I apologise if I have offended anyone, overstated or misrepresented anyone's position.

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  4. @Babs G

    I refer you to my fifth paragraph. I am not in disagreement with what you said.

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  6. the title of this post certainly makes an interesting t shirt slogan

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  7. Peter, quite right. So I apologise for rambling on

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  8. the point of ben's piece as i read it was that criminals are more than the sum of their crime. When i was inside i quickly learned to appreciate this. Its only an offensive or disturbing view to those who have the luxury of distance, able to see criminals as stereotypes. So ben's perspective is far from warped.

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  9. Much as anyone is more than the sum of what they do. Luxury of distance????? Are you disregarding the hard work, discipline and determination that creates this distance?

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  10. @anonymous. The cause of the distance is irrelevant, the point still stands.

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  11. Well no, your terminolgy is warped much like a lot of individuals on here. You chose the word "luxury" which suggests that the individual somehow happened to perpetuate a crime and was convicted for reasons out of their control. Much as how jailhouselawyers profile uses the term "fell" into a life of crime. A very simple pattern of non responsibility is quickly forming. Which in turn is very much a part of the criminal stereotype you seem so intent to change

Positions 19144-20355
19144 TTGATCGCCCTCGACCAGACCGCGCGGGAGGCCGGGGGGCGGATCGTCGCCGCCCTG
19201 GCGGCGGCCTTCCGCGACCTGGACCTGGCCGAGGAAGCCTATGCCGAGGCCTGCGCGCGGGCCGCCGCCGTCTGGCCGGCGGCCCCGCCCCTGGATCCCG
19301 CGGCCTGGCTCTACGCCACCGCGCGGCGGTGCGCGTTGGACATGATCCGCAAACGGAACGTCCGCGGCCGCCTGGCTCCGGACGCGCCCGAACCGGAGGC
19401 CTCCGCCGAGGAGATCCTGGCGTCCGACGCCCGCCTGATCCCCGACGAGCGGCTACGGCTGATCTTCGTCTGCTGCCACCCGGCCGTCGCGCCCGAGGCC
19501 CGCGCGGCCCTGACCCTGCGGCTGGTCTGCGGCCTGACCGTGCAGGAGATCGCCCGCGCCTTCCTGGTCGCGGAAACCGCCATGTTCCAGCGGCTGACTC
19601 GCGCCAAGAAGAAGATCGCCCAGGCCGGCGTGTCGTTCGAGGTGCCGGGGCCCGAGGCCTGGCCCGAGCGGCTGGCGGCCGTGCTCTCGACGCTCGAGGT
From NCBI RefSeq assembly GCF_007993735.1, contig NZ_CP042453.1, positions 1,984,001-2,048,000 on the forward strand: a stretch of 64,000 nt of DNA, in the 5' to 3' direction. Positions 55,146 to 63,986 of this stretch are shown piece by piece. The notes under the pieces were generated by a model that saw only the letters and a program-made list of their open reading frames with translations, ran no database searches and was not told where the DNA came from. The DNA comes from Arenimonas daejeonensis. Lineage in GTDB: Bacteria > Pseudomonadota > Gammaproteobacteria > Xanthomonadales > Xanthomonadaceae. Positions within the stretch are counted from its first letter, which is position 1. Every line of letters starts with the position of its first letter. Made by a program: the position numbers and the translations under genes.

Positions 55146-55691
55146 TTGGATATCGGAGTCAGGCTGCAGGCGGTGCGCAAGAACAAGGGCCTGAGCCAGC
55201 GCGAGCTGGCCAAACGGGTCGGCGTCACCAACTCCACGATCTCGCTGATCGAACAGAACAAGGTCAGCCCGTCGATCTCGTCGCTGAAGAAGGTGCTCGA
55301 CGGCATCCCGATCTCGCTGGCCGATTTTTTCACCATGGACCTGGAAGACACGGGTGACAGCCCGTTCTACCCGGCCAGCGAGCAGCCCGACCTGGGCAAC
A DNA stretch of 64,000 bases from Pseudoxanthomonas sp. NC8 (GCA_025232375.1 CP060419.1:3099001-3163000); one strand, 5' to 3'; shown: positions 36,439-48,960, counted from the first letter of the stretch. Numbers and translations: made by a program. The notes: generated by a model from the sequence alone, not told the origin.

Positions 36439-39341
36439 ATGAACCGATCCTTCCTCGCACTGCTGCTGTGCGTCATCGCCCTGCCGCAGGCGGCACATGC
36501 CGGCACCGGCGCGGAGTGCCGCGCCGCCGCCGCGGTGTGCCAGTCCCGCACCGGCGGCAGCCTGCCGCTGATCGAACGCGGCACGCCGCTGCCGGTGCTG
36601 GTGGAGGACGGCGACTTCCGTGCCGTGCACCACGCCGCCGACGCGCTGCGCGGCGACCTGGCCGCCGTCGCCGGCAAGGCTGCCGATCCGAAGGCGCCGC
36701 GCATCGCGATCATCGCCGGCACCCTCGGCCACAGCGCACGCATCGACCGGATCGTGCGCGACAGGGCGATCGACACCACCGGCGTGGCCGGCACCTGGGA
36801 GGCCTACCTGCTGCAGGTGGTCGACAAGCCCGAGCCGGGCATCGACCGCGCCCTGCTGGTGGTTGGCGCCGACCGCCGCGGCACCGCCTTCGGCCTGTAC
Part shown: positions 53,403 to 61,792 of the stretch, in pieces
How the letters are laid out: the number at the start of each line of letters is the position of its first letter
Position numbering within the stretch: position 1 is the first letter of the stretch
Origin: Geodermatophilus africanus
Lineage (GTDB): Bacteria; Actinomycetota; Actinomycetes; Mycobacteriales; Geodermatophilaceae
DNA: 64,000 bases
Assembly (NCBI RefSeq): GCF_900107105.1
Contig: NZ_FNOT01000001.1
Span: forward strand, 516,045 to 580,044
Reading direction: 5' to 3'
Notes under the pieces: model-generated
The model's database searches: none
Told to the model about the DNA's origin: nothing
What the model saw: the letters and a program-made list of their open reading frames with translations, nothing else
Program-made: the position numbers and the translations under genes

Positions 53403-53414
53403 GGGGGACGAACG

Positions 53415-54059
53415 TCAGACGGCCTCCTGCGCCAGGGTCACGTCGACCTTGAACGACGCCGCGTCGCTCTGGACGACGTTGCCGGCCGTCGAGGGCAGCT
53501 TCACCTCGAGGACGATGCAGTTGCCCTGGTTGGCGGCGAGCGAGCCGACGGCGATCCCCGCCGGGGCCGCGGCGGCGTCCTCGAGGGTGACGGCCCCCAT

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  12. Those who take away the rights of others deserve the same but on a much much greater scale -the uk are far too easy. sex offenders are sick/ill and unfortunately there is not enough research done in order to find a solution to this .. something si not quite right in the brain,but I say we use that money to help the victims rebuild their lives. A life for a life and where sex offenders and children are concerned then it should mean the same. That childs life is taken away as it will effect them forever and therefore they shoudl recieve the death penalty. Prisons should be smelly, disgusting pitts ... not comfortable places with gyms, tv's , games consoles etc .. for some its a nice break and before you criticise I have experience on this !! Its nice to think you can save the world and help everyone but the sad truth is that is just not possible.For those of you who feel all prisions need is more "help" and less punishment I wonder if you would feel the same if your family were on the recieving end. And dont even start me on human rights ... those who take away other deserve NONE.

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  13. @anon, above. YAWN. Same old thoughtless rant. And you miss the point with "rights". They come with part of the package of being human. They are not earned, everybody gets them. Keep up, please.

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  14. Going by what he has written, Ben's sister was killed. He obviously knows both sides.

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  15. Yawn you may "Mad albert" BUT i think you are forgetting that it is the view of most hard working, honest, respectful people . Rights are a package of being a human i agree but surely if someone feels they have the right to take away someone elses then they have no place to have theirs. To live in a holiday camp with no reflection time doesnt help many .And I am sorry that he lost his sister in such a dreadful way and without knowing details it is hard to comment but it appears to have been more of an accident that premeditated murder.